Saturday, April 23, 2011

Are Yankees Stupid?

What would I say if a European friend asked me about my neighbors to the south, asking, “Are Yankees really that stupid?” I’d be honest. I’d reply “Well, just last year a responsible high up Washington official said publicly that some of the terrorists of 9/11 had crossed the border from Canada into the U.S.” Of course, that was not a responsible thing for her to say since it was 100 per cent false. I don’t remember whether she apologized.

I’d refer my friend to that new passport law, that law bitterly opposed by congressmen of the border states, that law whereby North American farmers and townsfolk would still be able to cross county lines and state lines for free, but would now be stopped at the 49th parallel unless they had a big expensive passport. And then I would relate how, only one month before the new law was to come into effect, two former U.S. presidents were doing the “rubber chicken thing” in Toronto. And when a journalist asked these two “Mr. Presidents” what they thought of compulsory passports for the world’s longest undefended border, both men said… they didn’t know anything about it. The scandal made the front pages all over Canada. I don’t remember whether any congressmen were asked for their reaction.

In fairness, if I was a former president, depressurizing after the stress of holding office, then I too might stop reading newspapers and instead get all my news from the six o’clock infotainment, but of course this excuse can’t be applied to that Washington official who, by the way, was the head of Homeland Security. Perhaps the crux, then, is not that Yankees are “stupid” so much as irresponsible. Declaring war on terror without being committed to learning basic information verges on something far more serious than mere stupidity. Perhaps, even though as individuals Americans don’t like losers, as a group they are just not committed to winning. (There is no try to win; you either do or do not.)

In fairness, I must say that Canadians, being equally North American, are equally prone to irresponsibility. In Afghanistan, for example, according to my memory, the Canadian counter-insurgency effort is, supposedly, to deny aide and comfort to Taliban recruiters, by winning the people’s hearts and minds and nourishing a strong democracy. Supposedly this is to be done by building schools, wells, bridges and so forth. The Canadian armed forces are to be merely support troops, a mere sideshow, assisting this main focus by keeping Canadians safe to do their development efforts. Otherwise the Taliban will dig up their rifles and rush back in again when the Canadians leave. Yet somehow, or so it seems to me, every reporter who goes overseas reports solely on the armed forces. Of course I believe the army is glorious, and of course I have a “support the troops” ribbon on my car, but that doesn’t mean I take my eye off the ball: the development efforts.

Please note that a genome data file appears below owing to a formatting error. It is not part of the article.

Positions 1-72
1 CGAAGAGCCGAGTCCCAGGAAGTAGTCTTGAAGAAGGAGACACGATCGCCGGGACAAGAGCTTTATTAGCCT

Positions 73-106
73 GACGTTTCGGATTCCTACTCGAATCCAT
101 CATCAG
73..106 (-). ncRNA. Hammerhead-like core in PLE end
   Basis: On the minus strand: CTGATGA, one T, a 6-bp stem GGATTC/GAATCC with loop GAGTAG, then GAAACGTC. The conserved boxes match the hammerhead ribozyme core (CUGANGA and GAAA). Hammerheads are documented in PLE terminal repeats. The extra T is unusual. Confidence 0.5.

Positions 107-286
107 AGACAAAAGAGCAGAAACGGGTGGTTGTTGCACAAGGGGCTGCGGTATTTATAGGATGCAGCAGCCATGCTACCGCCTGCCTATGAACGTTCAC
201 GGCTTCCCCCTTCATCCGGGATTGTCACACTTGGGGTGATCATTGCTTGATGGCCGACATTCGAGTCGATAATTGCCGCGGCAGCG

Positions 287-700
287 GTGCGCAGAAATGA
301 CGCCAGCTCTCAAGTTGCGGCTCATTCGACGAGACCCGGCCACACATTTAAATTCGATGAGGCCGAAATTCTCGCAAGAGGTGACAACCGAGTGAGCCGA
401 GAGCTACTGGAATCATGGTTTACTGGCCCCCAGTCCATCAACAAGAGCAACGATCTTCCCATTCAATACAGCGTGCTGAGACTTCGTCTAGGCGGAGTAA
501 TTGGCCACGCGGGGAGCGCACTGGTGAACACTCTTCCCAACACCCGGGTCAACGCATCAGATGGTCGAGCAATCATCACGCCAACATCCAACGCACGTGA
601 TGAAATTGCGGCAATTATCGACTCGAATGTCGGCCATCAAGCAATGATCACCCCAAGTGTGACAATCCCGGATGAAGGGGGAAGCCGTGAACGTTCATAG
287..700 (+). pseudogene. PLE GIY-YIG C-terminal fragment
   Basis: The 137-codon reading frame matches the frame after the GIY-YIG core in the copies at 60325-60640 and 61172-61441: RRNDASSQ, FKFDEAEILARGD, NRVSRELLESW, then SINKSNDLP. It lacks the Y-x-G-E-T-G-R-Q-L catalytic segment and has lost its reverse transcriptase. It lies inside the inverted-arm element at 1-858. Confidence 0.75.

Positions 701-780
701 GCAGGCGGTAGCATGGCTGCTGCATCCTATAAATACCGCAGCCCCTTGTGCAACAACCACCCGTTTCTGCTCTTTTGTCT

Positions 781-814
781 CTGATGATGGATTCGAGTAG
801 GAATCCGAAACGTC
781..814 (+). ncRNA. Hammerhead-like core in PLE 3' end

What if General Patton had closed his eyes after Pearl Harbor? What if, instead of making an effort to develop a big army as quickly as possible, he had frozen all such development for six months? The Canadians in Afghanistan, I regret to say, after their initial success, had a six-month period where the development workers didn’t leave their compound because they weren’t safe. This does not trouble me nearly as much as how it was so long after the six months were over that the news finally leaked out. That’s not good enough. If the journalists, and the government, didn’t care enough to notice for six months, then the Canadian public obviously doesn’t care either: That’s not glorious, that’s not a noble tragedy, that’s just small and petty.